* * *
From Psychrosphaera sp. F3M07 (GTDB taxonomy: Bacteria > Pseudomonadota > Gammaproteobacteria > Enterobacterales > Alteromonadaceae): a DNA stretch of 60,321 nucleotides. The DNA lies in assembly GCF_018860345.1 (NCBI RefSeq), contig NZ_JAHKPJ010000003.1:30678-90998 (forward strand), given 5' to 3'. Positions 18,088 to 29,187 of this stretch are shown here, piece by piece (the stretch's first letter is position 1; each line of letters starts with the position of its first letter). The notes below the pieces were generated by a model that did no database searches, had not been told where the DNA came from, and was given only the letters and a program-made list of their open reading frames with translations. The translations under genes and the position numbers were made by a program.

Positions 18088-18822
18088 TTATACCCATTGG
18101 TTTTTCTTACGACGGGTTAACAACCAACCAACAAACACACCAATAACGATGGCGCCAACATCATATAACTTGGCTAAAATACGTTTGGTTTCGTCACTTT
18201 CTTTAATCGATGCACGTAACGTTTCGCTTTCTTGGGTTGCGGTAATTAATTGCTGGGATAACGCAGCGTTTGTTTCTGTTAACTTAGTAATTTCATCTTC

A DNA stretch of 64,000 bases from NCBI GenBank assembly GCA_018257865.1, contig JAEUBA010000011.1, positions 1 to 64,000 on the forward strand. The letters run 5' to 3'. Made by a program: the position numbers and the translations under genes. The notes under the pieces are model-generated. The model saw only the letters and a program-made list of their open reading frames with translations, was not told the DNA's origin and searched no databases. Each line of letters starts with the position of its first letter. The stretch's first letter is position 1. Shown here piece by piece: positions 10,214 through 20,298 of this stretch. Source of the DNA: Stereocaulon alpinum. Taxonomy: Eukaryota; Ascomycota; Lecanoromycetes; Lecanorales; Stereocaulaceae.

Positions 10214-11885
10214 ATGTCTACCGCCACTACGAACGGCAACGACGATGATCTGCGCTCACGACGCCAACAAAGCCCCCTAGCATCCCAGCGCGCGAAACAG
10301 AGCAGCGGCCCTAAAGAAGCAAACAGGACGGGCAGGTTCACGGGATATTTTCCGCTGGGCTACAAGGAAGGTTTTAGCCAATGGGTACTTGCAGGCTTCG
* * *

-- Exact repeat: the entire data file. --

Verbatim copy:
From Psychrosphaera sp. F3M07 (GTDB taxonomy: Bacteria > Pseudomonadota > Gammaproteobacteria > Enterobacterales > Alteromonadaceae): a DNA stretch of 60,321 nucleotides. The DNA lies in assembly GCF_018860345.1 (NCBI RefSeq), contig NZ_JAHKPJ010000003.1:30678-90998 (forward strand), given 5' to 3'. Positions 18,088 to 29,187 of this stretch are shown here, piece by piece (the stretch's first letter is position 1; each line of letters starts with the position of its first letter). The notes below the pieces were generated by a model that did no database searches, had not been told where the DNA came from, and was given only the letters and a program-made list of their open reading frames with translations. The translations under genes and the position numbers were made by a program.

Positions 18088-18822
18088 TTATACCCATTGG
18101 TTTTTCTTACGACGGGTTAACAACCAACCAACAAACACACCAATAACGATGGCGCCAACATCATATAACTTGGCTAAAATACGTTTGGTTTCGTCACTTT
18201 CTTTAATCGATGCACGTAACGTTTCGCTTTCTTGGGTTGCGGTAATTAATTGCTGGGATAACGCAGCGTTTGTTTCTGTTAACTTAGTAATTTCATCTTC

A DNA stretch of 64,000 bases from NCBI GenBank assembly GCA_018257865.1, contig JAEUBA010000011.1, positions 1 to 64,000 on the forward strand. The letters run 5' to 3'. Made by a program: the position numbers and the translations under genes. The notes under the pieces are model-generated. The model saw only the letters and a program-made list of their open reading frames with translations, was not told the DNA's origin and searched no databases. Each line of letters starts with the position of its first letter. The stretch's first letter is position 1. Shown here piece by piece: positions 10,214 through 20,298 of this stretch. Source of the DNA: Stereocaulon alpinum. Taxonomy: Eukaryota; Ascomycota; Lecanoromycetes; Lecanorales; Stereocaulaceae.

Positions 10214-11885
10214 ATGTCTACCGCCACTACGAACGGCAACGACGATGATCTGCGCTCACGACGCCAACAAAGCCCCCTAGCATCCCAGCGCGCGAAACAG
10301 AGCAGCGGCCCTAAAGAAGCAAACAGGACGGGCAGGTTCACGGGATATTTTCCGCTGGGCTACAAGGAAGGTTTTAGCCAATGGGTACTTGCAGGCTTCG